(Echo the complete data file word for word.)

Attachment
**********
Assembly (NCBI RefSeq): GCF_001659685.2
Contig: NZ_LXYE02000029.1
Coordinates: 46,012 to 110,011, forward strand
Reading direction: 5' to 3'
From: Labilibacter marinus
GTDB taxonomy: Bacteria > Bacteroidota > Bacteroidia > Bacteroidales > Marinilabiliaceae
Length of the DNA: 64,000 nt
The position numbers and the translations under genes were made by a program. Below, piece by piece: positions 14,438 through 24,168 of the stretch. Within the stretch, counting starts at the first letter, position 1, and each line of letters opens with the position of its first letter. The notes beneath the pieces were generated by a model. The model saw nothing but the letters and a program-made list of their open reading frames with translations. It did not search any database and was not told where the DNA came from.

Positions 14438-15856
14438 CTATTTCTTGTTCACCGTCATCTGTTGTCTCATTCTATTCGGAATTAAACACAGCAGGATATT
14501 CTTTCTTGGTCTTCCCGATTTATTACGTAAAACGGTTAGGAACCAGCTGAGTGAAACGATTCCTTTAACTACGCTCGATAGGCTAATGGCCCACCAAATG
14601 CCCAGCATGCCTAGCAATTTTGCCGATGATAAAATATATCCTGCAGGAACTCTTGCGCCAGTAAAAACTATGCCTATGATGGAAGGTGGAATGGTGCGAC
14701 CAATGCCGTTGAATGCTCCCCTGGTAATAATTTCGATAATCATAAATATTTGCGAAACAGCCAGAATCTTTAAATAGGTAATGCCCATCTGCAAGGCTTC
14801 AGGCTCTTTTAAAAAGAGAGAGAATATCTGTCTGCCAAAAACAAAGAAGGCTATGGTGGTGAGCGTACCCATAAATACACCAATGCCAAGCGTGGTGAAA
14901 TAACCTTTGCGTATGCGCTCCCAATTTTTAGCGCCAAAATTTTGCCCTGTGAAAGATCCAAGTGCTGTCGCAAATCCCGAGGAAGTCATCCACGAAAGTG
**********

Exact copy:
Assembly (NCBI RefSeq): GCF_001659685.2
Contig: NZ_LXYE02000029.1
Coordinates: 46,012 to 110,011, forward strand
Reading direction: 5' to 3'
From: Labilibacter marinus
GTDB taxonomy: Bacteria > Bacteroidota > Bacteroidia > Bacteroidales > Marinilabiliaceae
Length of the DNA: 64,000 nt
The position numbers and the translations under genes were made by a program. Below, piece by piece: positions 14,438 through 24,168 of the stretch. Within the stretch, counting starts at the first letter, position 1, and each line of letters opens with the position of its first letter. The notes beneath the pieces were generated by a model. The model saw nothing but the letters and a program-made list of their open reading frames with translations. It did not search any database and was not told where the DNA came from.

Positions 14438-15856
14438 CTATTTCTTGTTCACCGTCATCTGTTGTCTCATTCTATTCGGAATTAAACACAGCAGGATATT
14501 CTTTCTTGGTCTTCCCGATTTATTACGTAAAACGGTTAGGAACCAGCTGAGTGAAACGATTCCTTTAACTACGCTCGATAGGCTAATGGCCCACCAAATG
14601 CCCAGCATGCCTAGCAATTTTGCCGATGATAAAATATATCCTGCAGGAACTCTTGCGCCAGTAAAAACTATGCCTATGATGGAAGGTGGAATGGTGCGAC
14701 CAATGCCGTTGAATGCTCCCCTGGTAATAATTTCGATAATCATAAATATTTGCGAAACAGCCAGAATCTTTAAATAGGTAATGCCCATCTGCAAGGCTTC
14801 AGGCTCTTTTAAAAAGAGAGAGAATATCTGTCTGCCAAAAACAAAGAAGGCTATGGTGGTGAGCGTACCCATAAATACACCAATGCCAAGCGTGGTGAAA
14901 TAACCTTTGCGTATGCGCTCCCAATTTTTAGCGCCAAAATTTTGCCCTGTGAAAGATCCAAGTGCTGTCGCAAATCCCGAGGAAGTCATCCACGAAAGTG